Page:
Tennis superstar and mom to a 22-month-old, Serena Williams has joined Mark Cuban to invest $3 million seed funding in Mahmee, a startup working toward filling the critical care gap in postpartum care.
For those who’ve never given birth or who (count your blessings!) never had any mishaps in the hospital or afterwards, the weeks and months following childbirth can be extremely hard on the new mom, with estimates as high as one in five women suffering from postpartum depression or anxiety and about 9% of women experiencing post traumatic stress disorder (PTSD) following childbirth — and those are just the mood and mental health disorders.
Physical recovery, even for those with a healthy, run-of-the-mill birth, takes at least six weeks — eight weeks if you’ve had a C-section. And then there are all the medical complications. Williams, who has a history of blood clots, ended up basically shouting at the doctors to give her a CT scan that saved her life.
The real issue, at the heart of all this, according to Mahmee co-founder Melissa Hanna, is that “the data is fragmented.” She says this is why she built a network to get new moms the support they need — from their community, other moms and medical providers.
Mahmee provides not only online group discussions with other moms going through the same thing and at the same stage but also connection to your medical provider. On top of that, it adds support from a trained “maternity coach” who can flag if something is wrong.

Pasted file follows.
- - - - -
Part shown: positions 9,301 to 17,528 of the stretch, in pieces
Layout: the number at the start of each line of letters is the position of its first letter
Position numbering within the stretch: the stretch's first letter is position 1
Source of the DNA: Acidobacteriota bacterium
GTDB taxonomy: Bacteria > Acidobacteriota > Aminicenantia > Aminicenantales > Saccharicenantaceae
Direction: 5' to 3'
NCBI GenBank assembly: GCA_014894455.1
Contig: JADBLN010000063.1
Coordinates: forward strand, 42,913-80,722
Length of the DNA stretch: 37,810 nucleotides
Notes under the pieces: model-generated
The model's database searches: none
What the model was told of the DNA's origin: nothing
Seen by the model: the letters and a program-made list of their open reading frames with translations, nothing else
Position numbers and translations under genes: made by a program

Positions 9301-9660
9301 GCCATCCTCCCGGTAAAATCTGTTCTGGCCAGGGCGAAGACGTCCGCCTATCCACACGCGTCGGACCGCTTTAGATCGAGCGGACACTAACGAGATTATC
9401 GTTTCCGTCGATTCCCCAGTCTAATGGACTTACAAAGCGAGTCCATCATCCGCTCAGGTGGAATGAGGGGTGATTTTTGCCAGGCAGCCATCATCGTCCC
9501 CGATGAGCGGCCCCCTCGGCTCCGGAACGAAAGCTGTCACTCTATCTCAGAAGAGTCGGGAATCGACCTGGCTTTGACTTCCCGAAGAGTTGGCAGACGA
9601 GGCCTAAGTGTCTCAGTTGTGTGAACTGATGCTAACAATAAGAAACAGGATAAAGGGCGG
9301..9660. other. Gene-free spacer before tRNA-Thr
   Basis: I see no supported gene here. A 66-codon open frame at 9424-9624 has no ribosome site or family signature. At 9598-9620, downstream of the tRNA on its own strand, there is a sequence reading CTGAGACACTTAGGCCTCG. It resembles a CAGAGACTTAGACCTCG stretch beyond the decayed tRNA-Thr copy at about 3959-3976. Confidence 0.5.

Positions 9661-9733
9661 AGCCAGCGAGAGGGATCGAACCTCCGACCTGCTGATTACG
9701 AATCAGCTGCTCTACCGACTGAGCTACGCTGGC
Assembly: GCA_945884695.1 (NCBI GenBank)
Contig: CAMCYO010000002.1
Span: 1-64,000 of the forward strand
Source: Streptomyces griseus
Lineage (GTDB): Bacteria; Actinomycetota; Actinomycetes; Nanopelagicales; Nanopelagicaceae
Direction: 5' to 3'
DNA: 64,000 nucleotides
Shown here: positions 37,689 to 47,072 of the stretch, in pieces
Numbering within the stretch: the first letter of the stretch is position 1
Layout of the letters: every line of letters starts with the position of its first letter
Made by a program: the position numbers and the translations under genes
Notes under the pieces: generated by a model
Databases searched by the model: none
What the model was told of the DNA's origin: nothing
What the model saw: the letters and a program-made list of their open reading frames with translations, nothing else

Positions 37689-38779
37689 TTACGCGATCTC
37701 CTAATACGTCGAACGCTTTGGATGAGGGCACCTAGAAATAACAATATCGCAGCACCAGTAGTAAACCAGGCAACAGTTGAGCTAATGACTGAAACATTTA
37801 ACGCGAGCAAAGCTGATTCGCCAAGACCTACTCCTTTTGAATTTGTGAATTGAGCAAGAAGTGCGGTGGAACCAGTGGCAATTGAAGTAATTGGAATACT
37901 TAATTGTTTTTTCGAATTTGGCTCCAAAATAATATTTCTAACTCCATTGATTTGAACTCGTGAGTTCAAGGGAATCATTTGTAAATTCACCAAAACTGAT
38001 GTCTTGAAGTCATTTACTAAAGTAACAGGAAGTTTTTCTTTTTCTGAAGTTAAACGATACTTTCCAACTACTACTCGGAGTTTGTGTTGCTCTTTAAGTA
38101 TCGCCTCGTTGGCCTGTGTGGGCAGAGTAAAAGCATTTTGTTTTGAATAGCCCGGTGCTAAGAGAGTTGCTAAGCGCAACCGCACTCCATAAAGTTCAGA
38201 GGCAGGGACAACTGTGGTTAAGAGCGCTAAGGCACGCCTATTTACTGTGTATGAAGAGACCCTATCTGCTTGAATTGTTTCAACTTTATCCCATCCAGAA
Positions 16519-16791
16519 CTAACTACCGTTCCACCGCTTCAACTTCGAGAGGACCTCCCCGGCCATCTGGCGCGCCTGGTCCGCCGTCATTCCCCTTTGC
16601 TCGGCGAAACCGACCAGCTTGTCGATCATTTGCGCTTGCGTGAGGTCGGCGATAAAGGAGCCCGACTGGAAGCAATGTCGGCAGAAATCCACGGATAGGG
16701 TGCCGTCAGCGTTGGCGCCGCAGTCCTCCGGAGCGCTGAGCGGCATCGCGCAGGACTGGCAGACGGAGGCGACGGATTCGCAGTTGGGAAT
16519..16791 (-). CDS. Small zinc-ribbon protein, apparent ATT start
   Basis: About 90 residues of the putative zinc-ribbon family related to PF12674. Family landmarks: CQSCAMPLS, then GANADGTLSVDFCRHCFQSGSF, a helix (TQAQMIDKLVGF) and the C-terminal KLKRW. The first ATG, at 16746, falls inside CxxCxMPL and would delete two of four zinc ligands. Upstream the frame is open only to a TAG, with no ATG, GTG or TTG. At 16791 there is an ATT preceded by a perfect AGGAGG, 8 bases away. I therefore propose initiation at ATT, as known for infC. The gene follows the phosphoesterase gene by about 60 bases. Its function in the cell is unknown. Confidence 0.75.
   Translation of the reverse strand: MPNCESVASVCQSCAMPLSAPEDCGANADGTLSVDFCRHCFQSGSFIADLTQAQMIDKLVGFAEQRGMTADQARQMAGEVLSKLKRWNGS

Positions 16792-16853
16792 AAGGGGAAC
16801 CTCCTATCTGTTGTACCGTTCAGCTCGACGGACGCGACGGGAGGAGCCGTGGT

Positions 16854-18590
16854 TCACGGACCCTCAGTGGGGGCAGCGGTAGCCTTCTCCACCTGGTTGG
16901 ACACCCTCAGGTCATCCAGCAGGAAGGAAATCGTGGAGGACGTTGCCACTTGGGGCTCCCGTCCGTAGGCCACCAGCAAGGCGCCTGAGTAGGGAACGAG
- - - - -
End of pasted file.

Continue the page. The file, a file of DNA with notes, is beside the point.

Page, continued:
One example Hanna used was a new mom who was exhibiting symptoms of septic shock. The co-founder says a coach was able to call this mom on the spot and get her to contact her OB-GYN right away.
There are other online services like Postpartum Support International (PSI) and the Bloom Foundation, which both provide a sort of digital network and resources for new moms, but Hanna believes it is that missing link to medical professionals after mom has gone home from the hospital that really makes a difference.
“We’re so focused on delivering a healthy baby that mom gets side-lined,” she told TechCrunch. Adding in a statement, “And this industry is lacking the IT infrastructure needed to connect these professionals from different organizations to each other, and to follow and monitor patients across practices and health systems. This missing element creates gaps in care. Mahmee is the glue that connects the care ecosystem and closes the gaps.”
While other sites mentioned above are free to use, Mahmee, which goes beyond social support to providing engagement and patient monitoring, makes money through group and individual video calls (the introductory session with a coach is free) and various support groups. There are also different payment tiers starting at $20 a month and up toward $200 per month where new parents can ask unlimited questions through a HIPAA-secure, online dashboard connecting them with their medical providers and Mahmee coaches.
Do new moms need to pay someone to help them out and monitor them medically after they get home from the hospital? Possibly. Some local hospitals and medical networks also provide various types of help — both through counseling and new parent support groups. But often it can take weeks to get a counseling session at a busy hospital and your OB may have too many patients to call and check up on you. Having this type of support could just save your life — and, if anything else, checking in with a group of moms going through the same thing could be the key to saving your sanity.
Hanna admits it’s early days for her startup, but tells TechCrunch there are more than 1,000 providers in the Mahmee network so far. She plans to use the $3 million to grow her team, including engineers, clinicians and sales staff, and hints she’s working on several partnerships within the healthcare industry right now.